Readers like you keep news free for everyone.

More than 5,000 readers have already pitched in to keep free access to The Journal.

For the price of one cup of coffee each week you can help keep paywalls away.

Support us today
Not now
Sunday 3 December 2023 Dublin: 4°C

Debunked: No, Bill Gates didn't brief the CIA in 2005 about a vaccine to immunise religious fanatics

The hoax video shows a man who has a passing resemblance to Gates – but it’s a hoax.


A VIDEO BEING circulated on social media supposedly shows billionaire tech founder Bill Gates briefing the CIA in 2005 about vaccines .  

In the video, a man who shares a passing similarity to Gates, speaks about a new vaccine he has developed which will dampen religious fanaticism. 

One version of the video on YouTube has had over 29,000 views in the last week. It has also been shared widely on Facebook. 

The video has been circulating for nine years, however, and is a hoax. 

In the video, shot in a small low-tech lecture room with tiered seating, a man is giving a presentation to at least six people about a project he says is called FunVax, short for vaccine for religious fundamentalism. 

He tells the group that people who are strongly religious express a specific type of gene, which can be targeted by the vaccine to help “eliminate [their] behaviour”. 

He says that the vaccine “would turn a fanatic into a normal person and we think this would have a major effect in the Middle East”. 

A caption superimposed on the video reads ‘Bill Gates briefing to CIA’ and a date stamp says 04-13-05.  

However, the video does not show Bill Gates. High-definition versions of the video show that it is not him. 

A spokesperson for the Bill and Melinda Gates Foundation confirmed to Reuters that the video does not show Bill Gates. 

In the video, the man discusses a gene called VMAT-2 which suggests a genetic basis for spirituality. However, Scientific American notes that there is no evidence that such a gene exists. 

Snopes notes that earlier versions of the video which circulated between 2011 and this year did not mention Bill Gates’ name, and it is only in recent months, as conspiracy theories about the coronavirus have spread, that the Microsoft co-founder’s name has been attached to it.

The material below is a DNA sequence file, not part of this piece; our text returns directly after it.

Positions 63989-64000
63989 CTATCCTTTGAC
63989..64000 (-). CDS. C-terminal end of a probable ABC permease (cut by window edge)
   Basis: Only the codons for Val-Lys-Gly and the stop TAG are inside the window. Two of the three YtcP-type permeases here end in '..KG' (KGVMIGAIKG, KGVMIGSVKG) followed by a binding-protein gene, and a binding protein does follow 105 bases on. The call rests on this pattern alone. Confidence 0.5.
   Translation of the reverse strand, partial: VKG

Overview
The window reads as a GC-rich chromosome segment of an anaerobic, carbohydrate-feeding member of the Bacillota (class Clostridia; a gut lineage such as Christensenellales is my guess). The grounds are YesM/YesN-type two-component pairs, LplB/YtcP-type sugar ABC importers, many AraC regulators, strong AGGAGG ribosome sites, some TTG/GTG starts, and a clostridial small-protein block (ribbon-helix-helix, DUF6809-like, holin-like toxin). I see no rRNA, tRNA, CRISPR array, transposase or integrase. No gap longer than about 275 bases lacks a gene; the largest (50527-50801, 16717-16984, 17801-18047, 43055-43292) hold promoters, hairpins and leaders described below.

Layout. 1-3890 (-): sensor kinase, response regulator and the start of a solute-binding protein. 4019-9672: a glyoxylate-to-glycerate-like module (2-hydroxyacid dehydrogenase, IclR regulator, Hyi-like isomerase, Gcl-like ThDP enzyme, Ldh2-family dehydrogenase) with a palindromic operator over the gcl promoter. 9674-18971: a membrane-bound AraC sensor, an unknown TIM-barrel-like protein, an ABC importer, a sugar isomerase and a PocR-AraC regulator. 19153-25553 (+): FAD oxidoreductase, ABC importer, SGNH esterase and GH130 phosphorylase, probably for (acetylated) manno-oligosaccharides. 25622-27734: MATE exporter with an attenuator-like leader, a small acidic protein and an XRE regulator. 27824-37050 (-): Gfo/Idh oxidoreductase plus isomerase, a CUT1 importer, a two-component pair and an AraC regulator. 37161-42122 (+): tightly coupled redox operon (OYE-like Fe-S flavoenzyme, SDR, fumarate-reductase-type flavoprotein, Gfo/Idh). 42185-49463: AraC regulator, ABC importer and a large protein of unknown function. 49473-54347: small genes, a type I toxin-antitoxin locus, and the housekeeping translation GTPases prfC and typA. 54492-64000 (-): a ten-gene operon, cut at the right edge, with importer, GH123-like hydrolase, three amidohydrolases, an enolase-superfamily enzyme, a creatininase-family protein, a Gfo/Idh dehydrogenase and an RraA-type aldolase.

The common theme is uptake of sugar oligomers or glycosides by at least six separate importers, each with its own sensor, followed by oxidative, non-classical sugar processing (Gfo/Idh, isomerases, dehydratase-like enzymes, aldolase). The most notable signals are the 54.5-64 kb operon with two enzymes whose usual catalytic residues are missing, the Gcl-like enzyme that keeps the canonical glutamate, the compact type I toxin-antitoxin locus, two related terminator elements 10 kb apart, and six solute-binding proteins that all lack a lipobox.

It is unclear whether the video was made as a deliberate hoax, as a prank or as a potential film. Two factchecking organisations, Snopes and LeadStories, found details of a failed KickStarter campaign to raise money for a documentary about FunVax, with a website registered two months before the video first began to circuate in 2011, according to one website. 

The claim is one of several hoaxes being circulated widely on social media about Bill Gates. Two separate posts this week falsely claimed that Gates was being charged with crimes against humanity and genocide. 

Sawmorerocks98 / YouTube



There is a lot of false news and scaremongering being spread in Ireland at the moment about coronavirus. Here are some practical ways for you to assess whether the messages that you’re seeing – especially on WhatsApp – are true or not. 


Look at where it’s coming from. Is it someone you know? Do they have a source for the information (e.g. the HSE website) or are they just saying that the information comes from someone they know? A lot of the false news being spread right now is from people claiming that messages from ‘a friend’ of theirs. Have a look yourself – do a quick Google search and see if the information is being reported elsewhere. 

Secondly, get the whole story, not just a headline. A lot of these messages have got vague information (“all the doctors at this hospital are panicking”) and don’t mention specific details. This is often – but not always a sign – that it may not be accurate. 

Finally, see how you feel after reading it. A lot of these false messages are designed to make people feel panicked. They’re deliberately manipulating your feelings to make you more likely to share it. If you feel panicked after reading something, check it out and see if it really is true.’s FactCheck is a signatory to the International Fact-Checking Network’s Code of Principles. You can read it here. For information on how FactCheck works, what the verdicts mean, and how you can take part, check out our Reader’s Guide here. You can read about the team of editors and reporters who work on the factchecks here

Have you gotten a message on WhatsApp or Facebook or Twitter about coronavirus that you’re not sure about and want us to check it out? Message or mail us and we’ll look into debunking it. WhatsApp: 085 221 4696 or Email:

Your Voice
Readers Comments
This is YOUR comments community. Stay civil, stay constructive, stay on topic. Please familiarise yourself with our comments policy here before taking part.
Leave a Comment
    Submit a report
    Please help us understand how this comment violates our community guidelines.
    Thank you for the feedback
    Your feedback has been sent to our team for review.

    Leave a commentcancel